QPR are being demolished at Old Trafford, where goals from Angel Di Maria, Ander Herrera, Wayne Rooney and Juan Mata have put Manchester United in total control.Rangers threw in the towel after Di Maria’s 24th-minute free-kick – his first goal for United.Following a needless foul by Clint Hill, the Argentine whipped a great delivery in from the right flank that flashed past everyone, including Rob Green, and into the far corner of the net.Di Maria was also involved in United’s second, carrying the ball 50 yards before finding Rooney.The England captain’s shot was blocked but Herrera pounced on the loose ball and belted home from near the edge of the penalty area.Rooney fired past Green at his near post a minute before the break, taking full advantage after Steven Caulker was far too slow to challenge him.And more diabolical defending led to Mata making it four on 58 minutes, the former Chelsea man finishing easily after being left totally unmarked to collect Di Maria’s scuffed shot.QPR, thrashed 4-0 at Tottenham in their last away league match, had got men behind the ball and managed to keep United at bay in the opening 20 minutes.Rio Ferdinand, playing against the club he spent 12 years with, was given a rousing reception by the home fans and was presented with a special trinket by United legend Sir Bobby Charlton just before kick-off.But Ferdinand and the rest of the visiting defence were soon under pressure as United, full of optimism after a number of eye-catching signings, made a predictably high-tempo start to the game.Rangers, without injured midfielders Joey Barton and Jordon Mutch, and with Sandro making his debut, have barely threatened.However, after going behind they were gifted a chance to equalise out of nothing.David de Gea’s misjudgement left the United keeper in no man’s land, but Matt Phillips’ tame effort was easily cleared by Jonny Evans.Armand Traore, on as a half-time substitute, burst forward from left-back early in the second half and set up Niko Kranjcar.The Croatian, making his first appearance since returning to Rangers on loan, saw his effort saved by the legs of De Gea – a rare opening for Harry Redknapp’s side before United scored again. QPR: Green; Isla, Caulker, Ferdinand, Hill (Traore 45); Sandro, Kranjcar, Fer; Phillips, Hoilett; Austin (Vargas 59).Subs: McCarthy, Zamora, Onuoha, Taarabt, Henry.Follow West London Sport on TwitterFind us on Facebook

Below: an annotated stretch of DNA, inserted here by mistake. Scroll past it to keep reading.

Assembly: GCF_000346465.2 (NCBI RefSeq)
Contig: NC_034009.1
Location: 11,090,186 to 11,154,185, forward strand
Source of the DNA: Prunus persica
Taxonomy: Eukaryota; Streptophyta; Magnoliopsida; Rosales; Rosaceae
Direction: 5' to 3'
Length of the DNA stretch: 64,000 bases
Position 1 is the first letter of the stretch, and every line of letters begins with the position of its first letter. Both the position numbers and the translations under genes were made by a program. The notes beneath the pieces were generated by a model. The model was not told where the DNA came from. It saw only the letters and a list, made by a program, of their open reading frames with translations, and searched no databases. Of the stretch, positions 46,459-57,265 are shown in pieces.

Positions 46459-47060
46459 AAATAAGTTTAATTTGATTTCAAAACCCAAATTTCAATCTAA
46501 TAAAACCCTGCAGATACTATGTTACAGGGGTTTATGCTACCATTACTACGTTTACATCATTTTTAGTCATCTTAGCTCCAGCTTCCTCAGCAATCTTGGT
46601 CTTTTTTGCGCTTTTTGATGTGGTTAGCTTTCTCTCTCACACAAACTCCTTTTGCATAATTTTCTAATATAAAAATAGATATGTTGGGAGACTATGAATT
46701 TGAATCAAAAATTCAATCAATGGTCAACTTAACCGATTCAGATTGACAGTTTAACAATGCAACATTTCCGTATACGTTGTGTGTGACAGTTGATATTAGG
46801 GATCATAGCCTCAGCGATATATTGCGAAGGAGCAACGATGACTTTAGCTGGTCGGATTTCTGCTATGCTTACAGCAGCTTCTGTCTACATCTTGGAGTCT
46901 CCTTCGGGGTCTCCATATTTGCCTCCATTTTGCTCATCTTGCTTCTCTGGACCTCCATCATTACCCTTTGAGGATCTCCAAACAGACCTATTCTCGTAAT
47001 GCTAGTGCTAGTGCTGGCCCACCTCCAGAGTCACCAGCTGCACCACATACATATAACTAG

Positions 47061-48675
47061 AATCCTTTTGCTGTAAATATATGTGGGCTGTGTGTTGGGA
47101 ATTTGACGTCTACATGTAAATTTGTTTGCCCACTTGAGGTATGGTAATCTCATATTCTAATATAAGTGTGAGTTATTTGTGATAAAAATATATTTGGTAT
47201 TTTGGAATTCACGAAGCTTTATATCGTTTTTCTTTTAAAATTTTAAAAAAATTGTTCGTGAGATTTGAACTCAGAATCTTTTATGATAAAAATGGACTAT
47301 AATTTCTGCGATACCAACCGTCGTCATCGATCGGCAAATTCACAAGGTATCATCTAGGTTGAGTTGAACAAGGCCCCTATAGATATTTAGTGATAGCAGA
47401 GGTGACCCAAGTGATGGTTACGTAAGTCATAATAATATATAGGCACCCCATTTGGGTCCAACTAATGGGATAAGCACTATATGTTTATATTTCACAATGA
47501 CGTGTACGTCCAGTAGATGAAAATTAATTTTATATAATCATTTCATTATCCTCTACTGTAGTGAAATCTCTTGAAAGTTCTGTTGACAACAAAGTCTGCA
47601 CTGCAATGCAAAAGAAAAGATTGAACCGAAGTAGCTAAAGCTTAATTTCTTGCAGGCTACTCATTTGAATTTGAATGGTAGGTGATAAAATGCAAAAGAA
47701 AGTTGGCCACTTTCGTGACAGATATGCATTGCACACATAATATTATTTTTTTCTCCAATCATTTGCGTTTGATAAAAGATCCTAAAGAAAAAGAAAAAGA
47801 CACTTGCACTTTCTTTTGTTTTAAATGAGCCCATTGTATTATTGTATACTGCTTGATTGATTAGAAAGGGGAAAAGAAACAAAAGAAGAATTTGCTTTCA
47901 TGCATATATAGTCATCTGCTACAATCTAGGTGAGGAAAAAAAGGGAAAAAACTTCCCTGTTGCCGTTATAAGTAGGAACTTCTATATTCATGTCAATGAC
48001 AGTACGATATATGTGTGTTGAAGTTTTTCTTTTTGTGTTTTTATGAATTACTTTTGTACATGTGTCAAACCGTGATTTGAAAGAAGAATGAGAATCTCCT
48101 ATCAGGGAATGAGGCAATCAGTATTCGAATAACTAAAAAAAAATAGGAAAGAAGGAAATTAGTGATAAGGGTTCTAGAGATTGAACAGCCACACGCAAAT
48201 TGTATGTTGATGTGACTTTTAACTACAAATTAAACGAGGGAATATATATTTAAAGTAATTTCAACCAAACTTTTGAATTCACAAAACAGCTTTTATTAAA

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Hull City whiz Jarrod Bowen cools Spurs, Everton talkby Paul Vegas9 months agoSend to a friendShare the loveHull City whiz Jarrod Bowen insists he’s not pushing to leave this month.Bowen has been linked with Everton and Tottenham.The Hull star, who has bagged 13 goals this season, was named Championship Player of the Month for December.“There is always going to be interest in every single player when you play well, but I’ve got agents that represent me that take care of that and they didn’t say anything to me,” Bowen said on Sky Sports.“It is nice to see your name linked to some teams, but I am a Hull City player and as far as I’m aware it is just rumours.” TagsTransfersAbout the authorPaul VegasShare the loveHave your say
Reece James’ father reveals Chelsea whizkid has played every positionby Freddie Taylor9 days agoSend to a friendShare the loveReece James’ father has revealed the Chelsea starlet has played in every position during his young career.The 19-year-old is primarily considered a right-back and has shone in that role in his career so far, especially on loan at Wigan last season.”Reece would never play in the position that he played at Chelsea,” his father said to Alex Goldberg. “If Reece was a central midfielder, he’d play centre-back for me. When he was young and playing at centre-forward, he’d play left-back for me, he’d play right-back for me.”Reece has actually played every single position on the pitch.”I never used to believe in putting numbers on the back of shirts. If you give someone the number 9, he automatically thinks ‘I’m a centre-forward’, but if you just put them out there and say ‘you’re going to play here, you’re going to play there and the next ten minutes you’re going to play there and you’re going to play there’, they all know ‘I might have to play in defence’ but there’s no numbers to confuse them.” About the authorFreddie TaylorShare the loveHave your say